I am a junior at Perry Hall High School in Baltimore County who is currently taking three Advanced Placement classes this year. By the time I graduate I will have taken 11 AP exams, so I can appreciate the point of your recent article about how the stresses of an AP class affect a student's lifestyle ("Some parents, educators are rethinking role of AP," Jan. 18).
However, your article failed to give enough attention to another reason people are taking AP classes. Baltimore County schools are steadily cutting the gifted and talented program in favor of AP. Frequently, students have a choice between the incredibly challenging and stressful AP class or the honors class that offers little challenge.
AP classes also remove opportunities for elective courses. There are many people who would love to take, for example, a music elective but can't because gifted and talented physics will no longer be offered. That leaves only AP physics, a course that takes up two credits on their schedule, filling the only spot they would have had for an elective.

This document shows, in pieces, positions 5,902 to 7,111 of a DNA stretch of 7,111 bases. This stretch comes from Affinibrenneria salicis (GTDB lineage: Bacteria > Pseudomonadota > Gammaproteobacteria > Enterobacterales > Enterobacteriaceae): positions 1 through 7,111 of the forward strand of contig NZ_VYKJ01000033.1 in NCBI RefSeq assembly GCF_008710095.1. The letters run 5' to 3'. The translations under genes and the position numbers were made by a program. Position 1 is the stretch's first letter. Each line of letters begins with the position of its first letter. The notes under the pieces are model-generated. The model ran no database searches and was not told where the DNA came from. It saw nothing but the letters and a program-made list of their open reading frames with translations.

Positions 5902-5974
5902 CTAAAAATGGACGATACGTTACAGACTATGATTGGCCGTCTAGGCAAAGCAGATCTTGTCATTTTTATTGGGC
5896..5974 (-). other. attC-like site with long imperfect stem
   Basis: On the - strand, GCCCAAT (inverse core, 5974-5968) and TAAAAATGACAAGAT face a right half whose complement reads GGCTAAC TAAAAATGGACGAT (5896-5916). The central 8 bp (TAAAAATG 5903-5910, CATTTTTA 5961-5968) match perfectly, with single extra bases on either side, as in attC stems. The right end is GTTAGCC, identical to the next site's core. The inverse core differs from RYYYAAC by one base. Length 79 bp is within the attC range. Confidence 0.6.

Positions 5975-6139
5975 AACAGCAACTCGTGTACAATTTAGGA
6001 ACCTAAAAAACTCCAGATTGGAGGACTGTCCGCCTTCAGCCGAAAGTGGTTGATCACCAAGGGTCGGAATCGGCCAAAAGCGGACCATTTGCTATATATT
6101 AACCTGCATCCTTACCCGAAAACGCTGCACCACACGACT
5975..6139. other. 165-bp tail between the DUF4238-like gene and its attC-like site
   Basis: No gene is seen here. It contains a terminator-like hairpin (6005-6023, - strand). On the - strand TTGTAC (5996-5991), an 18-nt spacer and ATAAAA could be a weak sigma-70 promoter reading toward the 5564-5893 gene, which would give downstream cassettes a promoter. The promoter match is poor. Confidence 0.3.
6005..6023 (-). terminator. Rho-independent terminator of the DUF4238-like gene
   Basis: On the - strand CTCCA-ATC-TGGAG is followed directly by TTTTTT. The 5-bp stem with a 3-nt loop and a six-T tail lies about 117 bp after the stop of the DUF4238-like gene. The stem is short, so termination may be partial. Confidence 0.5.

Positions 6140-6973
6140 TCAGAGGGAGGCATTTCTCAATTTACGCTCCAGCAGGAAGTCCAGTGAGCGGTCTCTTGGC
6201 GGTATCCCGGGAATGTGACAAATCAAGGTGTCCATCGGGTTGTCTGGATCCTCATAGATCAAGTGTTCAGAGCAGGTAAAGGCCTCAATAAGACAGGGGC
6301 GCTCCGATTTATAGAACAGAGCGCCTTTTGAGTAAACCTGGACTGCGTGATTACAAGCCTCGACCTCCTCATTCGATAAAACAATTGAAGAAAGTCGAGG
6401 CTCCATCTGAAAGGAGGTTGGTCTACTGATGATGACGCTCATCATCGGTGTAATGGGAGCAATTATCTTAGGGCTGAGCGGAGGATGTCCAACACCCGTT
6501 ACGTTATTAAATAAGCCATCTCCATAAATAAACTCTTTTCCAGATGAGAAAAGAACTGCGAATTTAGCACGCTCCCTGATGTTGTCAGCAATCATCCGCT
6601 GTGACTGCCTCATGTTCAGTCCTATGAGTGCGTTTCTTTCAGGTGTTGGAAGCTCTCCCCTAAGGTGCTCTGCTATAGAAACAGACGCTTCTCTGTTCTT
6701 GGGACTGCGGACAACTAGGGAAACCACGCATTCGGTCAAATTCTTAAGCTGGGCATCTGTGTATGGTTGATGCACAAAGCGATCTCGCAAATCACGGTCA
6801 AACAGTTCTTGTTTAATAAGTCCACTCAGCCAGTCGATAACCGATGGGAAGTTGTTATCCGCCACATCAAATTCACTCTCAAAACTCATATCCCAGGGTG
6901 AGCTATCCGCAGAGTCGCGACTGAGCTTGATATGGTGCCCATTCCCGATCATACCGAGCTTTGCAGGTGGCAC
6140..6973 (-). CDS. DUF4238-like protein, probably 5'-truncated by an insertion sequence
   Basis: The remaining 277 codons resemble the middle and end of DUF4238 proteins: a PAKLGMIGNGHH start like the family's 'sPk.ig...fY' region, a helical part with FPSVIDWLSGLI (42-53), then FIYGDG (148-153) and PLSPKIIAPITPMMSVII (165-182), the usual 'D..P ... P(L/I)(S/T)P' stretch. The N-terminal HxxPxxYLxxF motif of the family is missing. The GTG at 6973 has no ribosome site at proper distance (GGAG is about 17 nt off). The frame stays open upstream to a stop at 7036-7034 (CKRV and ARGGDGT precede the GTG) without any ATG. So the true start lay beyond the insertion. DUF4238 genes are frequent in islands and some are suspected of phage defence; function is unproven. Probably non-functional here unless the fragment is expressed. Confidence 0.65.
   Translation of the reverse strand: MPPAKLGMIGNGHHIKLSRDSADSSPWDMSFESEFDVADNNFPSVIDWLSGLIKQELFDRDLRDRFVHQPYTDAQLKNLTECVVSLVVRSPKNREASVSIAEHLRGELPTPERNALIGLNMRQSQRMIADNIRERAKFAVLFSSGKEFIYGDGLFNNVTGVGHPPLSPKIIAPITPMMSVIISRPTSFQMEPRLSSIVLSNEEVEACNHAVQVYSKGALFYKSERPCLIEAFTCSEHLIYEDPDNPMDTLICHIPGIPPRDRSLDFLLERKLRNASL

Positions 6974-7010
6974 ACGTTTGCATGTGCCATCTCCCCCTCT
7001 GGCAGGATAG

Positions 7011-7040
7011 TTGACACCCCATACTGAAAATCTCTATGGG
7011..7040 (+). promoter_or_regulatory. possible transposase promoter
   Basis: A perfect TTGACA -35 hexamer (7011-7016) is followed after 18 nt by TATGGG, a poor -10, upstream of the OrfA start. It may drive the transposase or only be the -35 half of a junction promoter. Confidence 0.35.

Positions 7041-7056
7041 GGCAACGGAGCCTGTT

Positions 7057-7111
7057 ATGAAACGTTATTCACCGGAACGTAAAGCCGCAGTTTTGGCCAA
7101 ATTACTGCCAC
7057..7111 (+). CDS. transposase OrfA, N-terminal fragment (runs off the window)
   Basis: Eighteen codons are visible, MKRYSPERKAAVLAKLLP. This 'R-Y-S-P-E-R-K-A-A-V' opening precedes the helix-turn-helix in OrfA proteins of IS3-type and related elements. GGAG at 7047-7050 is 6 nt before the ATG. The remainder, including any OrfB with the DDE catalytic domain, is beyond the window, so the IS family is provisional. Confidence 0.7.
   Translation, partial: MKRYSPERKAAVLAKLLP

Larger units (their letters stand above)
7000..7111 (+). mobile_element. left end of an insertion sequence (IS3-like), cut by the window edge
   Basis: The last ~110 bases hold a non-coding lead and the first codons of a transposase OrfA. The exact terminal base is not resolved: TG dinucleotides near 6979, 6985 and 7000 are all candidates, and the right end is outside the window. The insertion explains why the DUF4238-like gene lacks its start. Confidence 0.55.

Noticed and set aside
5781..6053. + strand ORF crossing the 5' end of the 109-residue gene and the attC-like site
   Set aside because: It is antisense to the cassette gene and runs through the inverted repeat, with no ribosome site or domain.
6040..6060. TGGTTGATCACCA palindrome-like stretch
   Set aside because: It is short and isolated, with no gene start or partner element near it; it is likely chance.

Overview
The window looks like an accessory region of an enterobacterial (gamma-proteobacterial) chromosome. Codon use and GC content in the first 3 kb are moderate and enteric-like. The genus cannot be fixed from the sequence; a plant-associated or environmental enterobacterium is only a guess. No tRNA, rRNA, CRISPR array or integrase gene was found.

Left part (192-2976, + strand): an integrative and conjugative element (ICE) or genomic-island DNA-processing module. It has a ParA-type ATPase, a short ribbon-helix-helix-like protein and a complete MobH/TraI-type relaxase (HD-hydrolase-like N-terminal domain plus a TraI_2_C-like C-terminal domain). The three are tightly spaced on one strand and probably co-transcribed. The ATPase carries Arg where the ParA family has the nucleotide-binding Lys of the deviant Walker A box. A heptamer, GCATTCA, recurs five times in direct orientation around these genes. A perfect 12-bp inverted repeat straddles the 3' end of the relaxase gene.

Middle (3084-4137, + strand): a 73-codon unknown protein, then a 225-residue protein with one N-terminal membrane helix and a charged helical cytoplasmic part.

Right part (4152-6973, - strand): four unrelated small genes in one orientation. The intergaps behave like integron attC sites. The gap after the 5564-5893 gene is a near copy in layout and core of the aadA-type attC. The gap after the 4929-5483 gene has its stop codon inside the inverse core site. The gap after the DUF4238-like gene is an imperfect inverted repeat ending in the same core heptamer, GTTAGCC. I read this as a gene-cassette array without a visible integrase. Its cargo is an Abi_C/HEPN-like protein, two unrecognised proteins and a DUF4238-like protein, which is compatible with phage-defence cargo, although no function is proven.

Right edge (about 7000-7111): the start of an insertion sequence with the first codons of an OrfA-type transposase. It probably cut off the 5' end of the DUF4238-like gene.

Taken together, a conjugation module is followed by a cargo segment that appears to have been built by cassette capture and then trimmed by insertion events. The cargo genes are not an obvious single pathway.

I support the AP program, but I don't use it for my resume or to save money. I use it to get college credit and so I don't have to take general education courses in college. But I would still like a less stressful but similarly challenging alternative to the grueling AP classes.
Nolan Breysse, Glen Arm
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